(Don’t Be) Cynical.

Distrusting. Disbelieving. Pessimistic. Sarcastic. Always perceiving the worst in people, things, and ideas, including oneself and one’s friends.

“Cynical” is what I’m getting at. It sounds singularly hateful on paper, but it lurks where we’d least expect it: in the most popular personalities, the prettiest girls, the most privileged elite, and all too often, in ourselves. It’s that thing that makes us unnecessarily question motives, distrust sincerity, believe the worst in people, or reject compliments (something I don’t consider humble but rude). It’s the weird satisfaction derived from exposing a flaw in someone. Cynics delight in seeing a person flustered, sheepish, or crestfallen.

All too often, we’re the cynical ones. We’re the first to spot when someone might be trying to get ahead of us. We know that so-and-so’s motives can’t be entirely good. We insist we’re not really beautiful or gifted, “you’re just saying that.” We make it our duty to point out what’s wrong with everything from the government to the sermon to the food we’re served.

We don’t all do this all the time. But if you’ve ever been on the receiving end of a cynical personality, you know just how much it dampens the spirit.

Where does this tendency come from? I would venture to guess that it’s pride and ingratitude. Pride, because we like to think we’re right and everyone else is wrong. Ingratitude, because we emphasize how we’ve been denied and fail to recognize how staggeringly we’ve been blessed.

Isn’t it true that sometimes, in our self-absorbedness, we think that cynicism makes us more attractive? That if we can just show everyone else how advanced our tastes, opinions, and observations are, they’ll like us better? That if we can prove how wrong everyone else is, we’ll feel better about our own shortcomings?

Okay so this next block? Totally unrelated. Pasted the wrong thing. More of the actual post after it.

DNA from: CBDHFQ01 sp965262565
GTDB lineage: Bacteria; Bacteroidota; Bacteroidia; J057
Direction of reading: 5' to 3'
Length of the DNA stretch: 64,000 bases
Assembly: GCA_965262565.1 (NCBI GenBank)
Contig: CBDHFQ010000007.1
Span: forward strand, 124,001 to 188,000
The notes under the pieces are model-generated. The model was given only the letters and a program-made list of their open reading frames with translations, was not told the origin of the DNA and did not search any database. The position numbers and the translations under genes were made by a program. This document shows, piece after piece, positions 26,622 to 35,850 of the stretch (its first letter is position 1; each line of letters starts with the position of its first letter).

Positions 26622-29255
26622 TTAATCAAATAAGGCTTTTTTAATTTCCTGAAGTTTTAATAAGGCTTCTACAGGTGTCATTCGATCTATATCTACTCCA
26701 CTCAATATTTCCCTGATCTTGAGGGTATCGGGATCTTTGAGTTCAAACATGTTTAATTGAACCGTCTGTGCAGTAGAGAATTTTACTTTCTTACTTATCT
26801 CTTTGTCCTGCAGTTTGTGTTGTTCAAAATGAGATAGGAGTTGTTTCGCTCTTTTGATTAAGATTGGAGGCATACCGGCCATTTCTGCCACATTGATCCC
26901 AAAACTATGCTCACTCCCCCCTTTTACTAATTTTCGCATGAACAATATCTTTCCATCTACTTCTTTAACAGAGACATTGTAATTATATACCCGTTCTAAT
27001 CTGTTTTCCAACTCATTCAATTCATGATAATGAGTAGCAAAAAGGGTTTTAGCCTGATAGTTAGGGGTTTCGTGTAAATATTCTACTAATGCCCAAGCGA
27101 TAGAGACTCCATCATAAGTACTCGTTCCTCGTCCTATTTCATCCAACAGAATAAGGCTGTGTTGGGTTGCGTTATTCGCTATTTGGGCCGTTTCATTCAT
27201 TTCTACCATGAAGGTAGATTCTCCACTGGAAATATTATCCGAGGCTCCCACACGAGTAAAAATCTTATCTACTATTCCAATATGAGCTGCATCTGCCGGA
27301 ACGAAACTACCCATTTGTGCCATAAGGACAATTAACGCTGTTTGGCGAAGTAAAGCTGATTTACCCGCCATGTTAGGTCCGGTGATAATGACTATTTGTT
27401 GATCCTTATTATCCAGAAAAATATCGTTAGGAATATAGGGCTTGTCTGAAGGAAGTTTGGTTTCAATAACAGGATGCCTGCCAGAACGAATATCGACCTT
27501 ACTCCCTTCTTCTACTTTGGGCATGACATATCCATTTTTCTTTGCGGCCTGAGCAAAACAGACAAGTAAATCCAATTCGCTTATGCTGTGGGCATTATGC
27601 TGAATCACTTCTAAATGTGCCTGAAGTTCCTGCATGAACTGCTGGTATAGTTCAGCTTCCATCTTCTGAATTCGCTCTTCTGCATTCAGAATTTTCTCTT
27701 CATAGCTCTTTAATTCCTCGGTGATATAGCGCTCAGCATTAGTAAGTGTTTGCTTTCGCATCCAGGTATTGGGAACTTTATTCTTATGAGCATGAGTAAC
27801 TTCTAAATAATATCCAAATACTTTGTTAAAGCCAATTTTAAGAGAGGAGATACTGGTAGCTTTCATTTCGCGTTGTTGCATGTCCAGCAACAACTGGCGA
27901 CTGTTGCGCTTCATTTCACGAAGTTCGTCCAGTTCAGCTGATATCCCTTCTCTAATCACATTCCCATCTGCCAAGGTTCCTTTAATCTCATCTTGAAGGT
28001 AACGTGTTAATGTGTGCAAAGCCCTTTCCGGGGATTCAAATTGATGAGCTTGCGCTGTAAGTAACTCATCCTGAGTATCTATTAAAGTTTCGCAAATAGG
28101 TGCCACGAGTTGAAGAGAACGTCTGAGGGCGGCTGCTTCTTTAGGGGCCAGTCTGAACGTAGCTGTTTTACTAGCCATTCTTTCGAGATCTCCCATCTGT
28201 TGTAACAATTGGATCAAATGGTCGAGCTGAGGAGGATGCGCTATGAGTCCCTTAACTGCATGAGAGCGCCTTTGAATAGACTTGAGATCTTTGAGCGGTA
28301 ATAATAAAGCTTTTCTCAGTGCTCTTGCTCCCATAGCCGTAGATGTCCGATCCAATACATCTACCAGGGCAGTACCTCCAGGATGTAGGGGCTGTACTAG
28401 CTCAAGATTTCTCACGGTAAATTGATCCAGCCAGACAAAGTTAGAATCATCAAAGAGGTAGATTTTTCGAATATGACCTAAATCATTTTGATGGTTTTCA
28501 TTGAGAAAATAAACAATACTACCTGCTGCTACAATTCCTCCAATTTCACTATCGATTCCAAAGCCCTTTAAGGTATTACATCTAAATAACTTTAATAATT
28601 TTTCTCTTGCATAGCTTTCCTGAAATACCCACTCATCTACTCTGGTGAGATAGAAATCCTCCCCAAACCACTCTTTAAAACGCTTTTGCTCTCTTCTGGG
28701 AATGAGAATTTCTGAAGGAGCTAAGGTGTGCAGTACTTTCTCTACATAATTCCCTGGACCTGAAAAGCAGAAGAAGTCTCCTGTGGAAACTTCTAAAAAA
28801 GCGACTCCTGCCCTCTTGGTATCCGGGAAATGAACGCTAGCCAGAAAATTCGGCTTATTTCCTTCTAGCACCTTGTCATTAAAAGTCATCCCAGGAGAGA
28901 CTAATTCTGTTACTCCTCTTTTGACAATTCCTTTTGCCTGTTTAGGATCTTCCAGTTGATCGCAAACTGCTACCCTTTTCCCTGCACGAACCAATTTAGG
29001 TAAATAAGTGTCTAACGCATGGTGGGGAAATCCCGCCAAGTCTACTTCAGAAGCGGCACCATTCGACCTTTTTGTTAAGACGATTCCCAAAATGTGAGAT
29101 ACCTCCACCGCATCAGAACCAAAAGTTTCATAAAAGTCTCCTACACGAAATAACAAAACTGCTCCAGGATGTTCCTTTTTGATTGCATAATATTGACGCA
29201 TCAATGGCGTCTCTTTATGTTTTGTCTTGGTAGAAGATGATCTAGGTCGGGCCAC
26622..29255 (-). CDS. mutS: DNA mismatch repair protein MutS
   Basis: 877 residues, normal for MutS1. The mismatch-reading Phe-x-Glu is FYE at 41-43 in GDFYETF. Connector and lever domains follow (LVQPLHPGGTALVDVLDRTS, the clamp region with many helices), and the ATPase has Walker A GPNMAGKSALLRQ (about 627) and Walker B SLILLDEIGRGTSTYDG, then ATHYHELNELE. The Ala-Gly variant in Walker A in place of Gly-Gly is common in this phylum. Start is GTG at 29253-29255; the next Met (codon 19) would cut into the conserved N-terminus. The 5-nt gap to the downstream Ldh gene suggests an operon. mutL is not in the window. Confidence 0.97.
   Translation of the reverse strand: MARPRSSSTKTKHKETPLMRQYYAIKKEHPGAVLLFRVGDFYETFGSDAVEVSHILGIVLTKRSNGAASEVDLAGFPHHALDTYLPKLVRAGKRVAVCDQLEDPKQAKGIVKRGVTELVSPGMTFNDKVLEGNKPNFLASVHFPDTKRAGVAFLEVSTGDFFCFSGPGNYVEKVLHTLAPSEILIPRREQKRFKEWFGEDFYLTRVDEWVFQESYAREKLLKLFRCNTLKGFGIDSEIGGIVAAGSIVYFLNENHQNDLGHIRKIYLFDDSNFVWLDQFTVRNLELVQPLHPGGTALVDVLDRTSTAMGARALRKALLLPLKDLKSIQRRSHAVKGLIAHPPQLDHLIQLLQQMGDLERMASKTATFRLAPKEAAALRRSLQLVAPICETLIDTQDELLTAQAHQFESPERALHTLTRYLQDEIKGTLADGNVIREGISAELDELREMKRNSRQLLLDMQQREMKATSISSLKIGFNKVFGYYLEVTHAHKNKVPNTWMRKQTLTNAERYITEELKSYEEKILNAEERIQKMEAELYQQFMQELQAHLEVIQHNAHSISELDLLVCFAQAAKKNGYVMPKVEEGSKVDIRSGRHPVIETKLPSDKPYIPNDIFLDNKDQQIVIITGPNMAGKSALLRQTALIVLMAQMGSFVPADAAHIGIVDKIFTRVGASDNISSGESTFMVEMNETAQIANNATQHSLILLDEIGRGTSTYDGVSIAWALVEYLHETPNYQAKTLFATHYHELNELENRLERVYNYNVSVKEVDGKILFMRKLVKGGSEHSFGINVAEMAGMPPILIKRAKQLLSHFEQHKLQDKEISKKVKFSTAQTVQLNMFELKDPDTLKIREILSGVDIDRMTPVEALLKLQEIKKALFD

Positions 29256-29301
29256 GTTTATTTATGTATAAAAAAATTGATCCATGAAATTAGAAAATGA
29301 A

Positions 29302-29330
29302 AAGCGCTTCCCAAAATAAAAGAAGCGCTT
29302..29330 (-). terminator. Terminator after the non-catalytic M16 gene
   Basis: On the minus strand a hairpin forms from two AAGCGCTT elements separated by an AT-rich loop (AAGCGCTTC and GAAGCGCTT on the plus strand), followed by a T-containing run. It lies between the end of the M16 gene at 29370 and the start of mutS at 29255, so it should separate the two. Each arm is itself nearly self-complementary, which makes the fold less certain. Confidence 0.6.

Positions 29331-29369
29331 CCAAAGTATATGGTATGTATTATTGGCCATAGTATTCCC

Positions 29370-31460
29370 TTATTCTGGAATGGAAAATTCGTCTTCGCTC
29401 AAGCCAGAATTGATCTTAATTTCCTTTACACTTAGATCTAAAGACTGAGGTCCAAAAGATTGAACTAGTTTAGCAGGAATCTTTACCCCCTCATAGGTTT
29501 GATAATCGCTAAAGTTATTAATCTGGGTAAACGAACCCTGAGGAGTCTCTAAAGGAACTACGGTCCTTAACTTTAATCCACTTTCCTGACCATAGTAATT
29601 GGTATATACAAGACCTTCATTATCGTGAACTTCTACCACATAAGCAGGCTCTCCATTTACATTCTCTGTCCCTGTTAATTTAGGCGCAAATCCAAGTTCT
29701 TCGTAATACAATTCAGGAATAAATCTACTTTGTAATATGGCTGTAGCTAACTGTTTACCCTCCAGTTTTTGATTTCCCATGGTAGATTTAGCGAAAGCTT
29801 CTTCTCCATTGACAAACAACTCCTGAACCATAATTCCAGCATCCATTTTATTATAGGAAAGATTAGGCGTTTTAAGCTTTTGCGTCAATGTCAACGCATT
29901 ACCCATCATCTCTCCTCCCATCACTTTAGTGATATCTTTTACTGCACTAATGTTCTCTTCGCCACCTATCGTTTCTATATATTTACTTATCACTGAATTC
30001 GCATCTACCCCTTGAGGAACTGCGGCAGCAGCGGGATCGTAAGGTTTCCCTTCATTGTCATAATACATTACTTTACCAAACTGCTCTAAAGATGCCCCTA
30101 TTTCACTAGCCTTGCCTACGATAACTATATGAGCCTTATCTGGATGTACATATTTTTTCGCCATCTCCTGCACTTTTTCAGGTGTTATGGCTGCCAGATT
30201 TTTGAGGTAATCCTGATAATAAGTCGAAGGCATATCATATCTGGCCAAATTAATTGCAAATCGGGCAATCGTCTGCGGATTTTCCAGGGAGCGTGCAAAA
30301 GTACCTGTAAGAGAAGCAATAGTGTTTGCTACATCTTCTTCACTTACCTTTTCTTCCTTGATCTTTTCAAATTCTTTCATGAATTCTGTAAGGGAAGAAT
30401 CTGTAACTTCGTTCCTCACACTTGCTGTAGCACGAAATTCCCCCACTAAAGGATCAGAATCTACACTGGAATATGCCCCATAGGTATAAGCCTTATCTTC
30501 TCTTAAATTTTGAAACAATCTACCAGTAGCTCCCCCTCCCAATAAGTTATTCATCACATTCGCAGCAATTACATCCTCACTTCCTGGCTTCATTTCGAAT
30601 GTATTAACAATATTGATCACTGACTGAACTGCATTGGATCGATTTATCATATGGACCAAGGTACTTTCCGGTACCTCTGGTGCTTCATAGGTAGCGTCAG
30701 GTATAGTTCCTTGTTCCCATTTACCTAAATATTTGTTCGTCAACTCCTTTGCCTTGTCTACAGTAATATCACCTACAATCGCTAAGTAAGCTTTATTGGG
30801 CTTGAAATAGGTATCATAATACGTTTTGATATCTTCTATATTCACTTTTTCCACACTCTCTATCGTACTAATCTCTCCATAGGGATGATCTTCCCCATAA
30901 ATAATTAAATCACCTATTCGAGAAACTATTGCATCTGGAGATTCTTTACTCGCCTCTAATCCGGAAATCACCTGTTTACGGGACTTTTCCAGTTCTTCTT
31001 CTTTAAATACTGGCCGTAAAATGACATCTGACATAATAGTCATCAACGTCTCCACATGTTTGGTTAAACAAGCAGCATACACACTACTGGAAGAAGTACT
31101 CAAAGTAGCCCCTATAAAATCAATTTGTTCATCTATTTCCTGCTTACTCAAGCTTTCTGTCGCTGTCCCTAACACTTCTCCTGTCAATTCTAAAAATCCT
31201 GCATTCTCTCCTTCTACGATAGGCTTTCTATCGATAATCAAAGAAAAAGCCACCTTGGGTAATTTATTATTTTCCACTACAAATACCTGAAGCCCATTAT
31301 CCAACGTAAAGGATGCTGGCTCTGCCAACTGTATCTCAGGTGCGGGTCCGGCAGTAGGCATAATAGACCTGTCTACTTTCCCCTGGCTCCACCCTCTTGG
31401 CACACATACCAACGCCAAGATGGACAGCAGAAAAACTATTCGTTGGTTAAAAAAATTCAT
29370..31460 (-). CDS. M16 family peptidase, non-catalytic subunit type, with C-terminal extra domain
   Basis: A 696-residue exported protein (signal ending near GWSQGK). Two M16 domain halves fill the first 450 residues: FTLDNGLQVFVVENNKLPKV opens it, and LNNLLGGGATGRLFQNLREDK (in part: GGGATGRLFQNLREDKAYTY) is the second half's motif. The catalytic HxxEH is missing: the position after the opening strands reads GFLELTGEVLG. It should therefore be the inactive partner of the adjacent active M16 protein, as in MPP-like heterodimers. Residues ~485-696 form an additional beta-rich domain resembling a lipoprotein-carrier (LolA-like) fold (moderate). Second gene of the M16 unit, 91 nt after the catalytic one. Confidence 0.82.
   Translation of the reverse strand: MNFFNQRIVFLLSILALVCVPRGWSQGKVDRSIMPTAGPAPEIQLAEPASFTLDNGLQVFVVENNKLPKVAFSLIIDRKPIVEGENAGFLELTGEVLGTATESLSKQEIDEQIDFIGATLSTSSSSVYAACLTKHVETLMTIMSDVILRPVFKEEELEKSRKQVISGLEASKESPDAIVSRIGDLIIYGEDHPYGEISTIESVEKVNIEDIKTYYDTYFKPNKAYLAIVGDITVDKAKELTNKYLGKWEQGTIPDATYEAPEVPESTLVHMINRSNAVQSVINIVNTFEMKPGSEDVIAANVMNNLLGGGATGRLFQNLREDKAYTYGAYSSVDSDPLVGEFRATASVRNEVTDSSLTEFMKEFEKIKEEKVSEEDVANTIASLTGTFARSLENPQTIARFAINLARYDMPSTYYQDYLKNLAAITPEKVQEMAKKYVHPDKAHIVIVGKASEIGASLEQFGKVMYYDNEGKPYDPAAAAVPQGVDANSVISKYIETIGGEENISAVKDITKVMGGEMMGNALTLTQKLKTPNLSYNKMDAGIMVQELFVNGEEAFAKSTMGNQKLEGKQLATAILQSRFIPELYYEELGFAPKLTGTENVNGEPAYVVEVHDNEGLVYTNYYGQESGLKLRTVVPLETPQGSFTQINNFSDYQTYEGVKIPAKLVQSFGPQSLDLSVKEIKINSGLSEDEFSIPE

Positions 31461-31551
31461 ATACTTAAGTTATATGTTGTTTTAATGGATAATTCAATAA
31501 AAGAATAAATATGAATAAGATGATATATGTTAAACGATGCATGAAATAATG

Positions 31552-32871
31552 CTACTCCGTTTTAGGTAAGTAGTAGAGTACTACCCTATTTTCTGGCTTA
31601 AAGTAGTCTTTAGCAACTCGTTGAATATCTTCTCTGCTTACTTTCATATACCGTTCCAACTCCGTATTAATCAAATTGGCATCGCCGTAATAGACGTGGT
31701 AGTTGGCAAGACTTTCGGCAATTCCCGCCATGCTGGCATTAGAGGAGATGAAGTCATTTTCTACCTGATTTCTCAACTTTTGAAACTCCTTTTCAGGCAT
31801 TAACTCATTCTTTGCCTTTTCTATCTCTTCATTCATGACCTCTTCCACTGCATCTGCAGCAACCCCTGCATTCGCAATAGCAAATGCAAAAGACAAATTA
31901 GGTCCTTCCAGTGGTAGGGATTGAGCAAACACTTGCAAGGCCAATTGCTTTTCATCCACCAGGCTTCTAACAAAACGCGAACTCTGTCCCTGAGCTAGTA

Could the root of cynicism really be that unseemly? Yes, it could. It’s the dead opposite of a soul that sees beauty.

Thank heaven we don’t have to be that way. There is nothing compelling us to walk through life with a cynical spirit.

We don’t need to dwell on the shortcomings of others or file a complaint on God’s provisions. Even if there is a great deal wrong with the world, there is always a spark of hope worth celebrating. No matter how many flaws we see in ourselves, we should graciously accept and reflect on the observations of others, for they might see something to which we are blind. Imagine what happy lives we would lead if we focused on ways we have been blessed instead of ways we have been deprived. We would feel a lot less hassled and a lot more peaceful.

Do we have something to lose by being thankful? On the contrary!

It’s just a theory, but I think unharnessed thankfulness could quite possibly lead to unstoppable joy. Wouldn’t we all like some of that?

It’s there for the winning.

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3 thoughts on “(Don’t Be) Cynical.

  1. Yes, I admit to being cynical at times… And what you said is so true, it does do much to dampen the spirit (even/especially when it’s coming from yourself).

    Thank you for the reminder that (thank heaven!) we don’t have to be that way.

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